What if God doesn’t know?

You know, I think Christian selfishness is as bad as the real thing. Our fasts end in feasts, our missions trips end in plane rides back to comfort, and throughout it all- and listen closely, throughout IT ALL- our sacrifices end in rewards. There is no church offering that is not buffered by the assurance of a “hundred fold,” there is no missions leader who does not sell his or her group on setting their eyes on “heavenly things,” there is no Christian who does not want their mansion in end. We leave earthly treasures behind! we cry, for what will come is greater.

Except that’s cheap.

What if God began to miss things? The 20 dollar bill you slipped into the street beggar’s cup, the two weeks you spent in another country, the house you helped paint–what if it all simply slips the Almighty’s mind, doesn’t quite make it into your life’s ledger?

We would quit. We’d roll down the sleeves, break down the tents, and we would leave. Or maybe it would change us. Too long we’ve sold ourselves on the notion that selflessness is ingrained into modern Christianity–when all that we’ve done is shift the reward a little further back, delayed the gratification just a little longer… and tainted the actions we’ve touted so proudly. We’ve placed the wrong idea upon the priority shrines in our lives. We give because someone at the pulpit guarantees we’ll get back, we witness because our hymnbook promises stars in our crown. But actions backed by an ulterior motive, whether that motive be humanity or Deity, are cheapened. We are not here to love others in order that Christ might love us. We are here to love others with the love Christ gave us. We are here to work out God’s plan on earth simply for that plan’s sake- not for what we can get out of it.

But why shouldn’t I want the most desirable outcome? Why shouldn’t I look to see what I can trade my deeds in for at Heaven’s front gates? Because your belief in a cause cannot go as far as your belief in a payout. For each situation we encounter we frantically look for verses that give the cost/return equation, and that kind of church can not and will not ever be able to cut it as an army of Christ.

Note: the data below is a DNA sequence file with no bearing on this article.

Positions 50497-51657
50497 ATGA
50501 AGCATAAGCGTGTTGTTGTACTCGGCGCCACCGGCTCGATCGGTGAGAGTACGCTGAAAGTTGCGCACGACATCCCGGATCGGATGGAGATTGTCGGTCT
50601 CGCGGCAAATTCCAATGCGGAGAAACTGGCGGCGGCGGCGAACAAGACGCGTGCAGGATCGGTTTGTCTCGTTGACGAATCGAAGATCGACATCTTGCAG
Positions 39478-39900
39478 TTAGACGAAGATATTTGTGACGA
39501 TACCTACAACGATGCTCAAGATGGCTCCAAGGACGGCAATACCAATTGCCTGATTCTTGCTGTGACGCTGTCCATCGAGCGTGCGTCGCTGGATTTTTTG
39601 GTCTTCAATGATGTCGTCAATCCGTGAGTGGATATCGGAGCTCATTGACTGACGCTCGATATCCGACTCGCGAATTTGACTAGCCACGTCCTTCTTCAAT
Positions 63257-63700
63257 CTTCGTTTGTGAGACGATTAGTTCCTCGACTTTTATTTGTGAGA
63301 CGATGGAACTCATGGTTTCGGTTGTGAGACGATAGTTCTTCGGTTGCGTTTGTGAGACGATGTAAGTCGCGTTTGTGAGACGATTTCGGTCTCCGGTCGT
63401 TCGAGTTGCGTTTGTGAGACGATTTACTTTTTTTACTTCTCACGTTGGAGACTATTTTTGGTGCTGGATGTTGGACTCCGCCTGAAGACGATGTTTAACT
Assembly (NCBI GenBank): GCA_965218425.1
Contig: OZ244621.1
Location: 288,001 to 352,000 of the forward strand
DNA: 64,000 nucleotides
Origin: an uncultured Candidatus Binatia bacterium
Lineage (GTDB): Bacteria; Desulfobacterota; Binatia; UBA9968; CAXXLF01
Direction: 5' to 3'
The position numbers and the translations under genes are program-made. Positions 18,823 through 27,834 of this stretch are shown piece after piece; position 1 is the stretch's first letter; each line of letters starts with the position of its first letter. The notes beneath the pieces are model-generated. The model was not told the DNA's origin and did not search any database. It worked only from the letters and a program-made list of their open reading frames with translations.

So buy in wholeheartedly. Truly believe that Christ owes you nothing and you owe Him all, that what you do is more than an investment–that it matters in the here and now most of all. And once we leave our holy greed behind us, once we start to truly live and lose and love and die all for the sake of Christ and Him alone– that’s when we change the Church. We change our outlooks, we change our outreach.

We change our world.


Something New

I’ve decided to quietly start updating again. I’m not going to post about it anywhere, no big entry post- just me putting down things that seem to catch me at the moment. I view everything I write as a sort of letter to myself- a joke I think I might find funny, a quote I’d like to try applying, or even a reproach to a particular hypocrisy I start to see become visible in my lifestyle. I do it online because it is a medium that helps to keep my writing standards higher than usual, and it occasionally affords me the avenue of speaking widely for those who cannot speak for themselves. Know that I point no fingers without being ready to point twice as many at myself, and take every emotional outburst I make with a grain of salt.

So please, enjoy the letters. Laugh, cry, become offended- but above all, think. Think for yourself, and when you are done doing that, think for others. Explore perspectives. Wear shoes that are not your own, shoes that do not fit exactly as your last pair did. And, in doing so, perhaps you’ll begin to walk a little differently. You’ll step where you didn’t step on your last trip through an area. You’ll change your thought patterns, your priorities, and you’ll affect those who walk beside you.

You’ll change the world.


We are…

“We are the mix of our own nature, projected or not, and we are the complex analysis of both our action and our inaction. Despite this understanding, these parts are then presented only as warring factions that look upon each other as strange and unconnected ideas. Brought together by a viewing Creator, however, a man’s heart becomes a mixture of both accounts, and the worth and understanding of who he truly is becomes clear. This revealing of a united identity is the foundation of what defines us, and it is by its utilization that we can ultimately come to grips with the man within ourselves—and, in turn, with our heart.”



“Nobody can do everything,
but everybody can do something,
and together we can change the world.”

-Ron Sider


April 2018